Microplastics (MP) are considered emerging contaminants in the water environment, and there is an interest in understanding their entry into the food web. As a growing body of literature demonstrates the ingestion of MP by zooplankton in controlled laboratory studies, few data are available demonstrating in situ observations of MP in zooplankton. A field survey was performed to collect zooplankton in the highly urbanized Hudson-Raritan estuary. Following washing, sorting by species, and enumeration, three dominant species of copepods (Acartia tonsa, Paracalanus crassirostris and Centropages typicus) were digested. MP were filter concentrated and characterized by size, morphology, and color via microscopy and polymer type by micro-FTIR imaging and/or Raman spectroscopy. MP were observed in all extracts performed on the three copepod species with averages ranging from 0.30 to 0.82 MP individual-1. Polyethylene and polypropylene were the dominant polymer types observed and fragments and beads the most commonly observed morphologies for MP. These data were used to estimate the flux of MP through zooplankton based on gut turnover times, which we compare to estimates of MP entering this environment though the local waterways. The estimated fluxes were sufficiently large, indicating that ingestion by zooplankton is a major sink of MP in the size range subject to zooplankton feeding in surface estuarine waters.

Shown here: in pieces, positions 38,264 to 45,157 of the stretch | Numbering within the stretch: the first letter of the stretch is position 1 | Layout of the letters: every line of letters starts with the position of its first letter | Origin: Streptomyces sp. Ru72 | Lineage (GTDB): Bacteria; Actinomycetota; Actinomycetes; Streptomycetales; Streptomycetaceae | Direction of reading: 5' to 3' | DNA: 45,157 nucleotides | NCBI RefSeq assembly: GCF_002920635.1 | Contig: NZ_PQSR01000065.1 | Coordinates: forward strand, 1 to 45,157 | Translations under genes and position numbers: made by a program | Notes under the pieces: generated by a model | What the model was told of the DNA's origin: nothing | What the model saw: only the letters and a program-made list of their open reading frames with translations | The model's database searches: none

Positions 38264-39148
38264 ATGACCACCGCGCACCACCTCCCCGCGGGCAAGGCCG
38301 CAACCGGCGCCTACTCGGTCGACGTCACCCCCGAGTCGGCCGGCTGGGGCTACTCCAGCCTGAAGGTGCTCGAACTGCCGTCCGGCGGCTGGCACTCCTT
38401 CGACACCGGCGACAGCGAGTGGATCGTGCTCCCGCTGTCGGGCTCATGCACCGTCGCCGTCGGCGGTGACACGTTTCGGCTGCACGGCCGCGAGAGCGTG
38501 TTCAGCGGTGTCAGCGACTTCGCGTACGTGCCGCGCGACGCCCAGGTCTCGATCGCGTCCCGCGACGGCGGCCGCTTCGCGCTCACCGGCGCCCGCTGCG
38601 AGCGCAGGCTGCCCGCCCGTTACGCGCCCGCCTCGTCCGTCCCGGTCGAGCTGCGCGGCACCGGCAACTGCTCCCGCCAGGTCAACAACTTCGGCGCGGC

Keywords: Copepods; Plastics; Polymer; Raman micro-spectroscopy.
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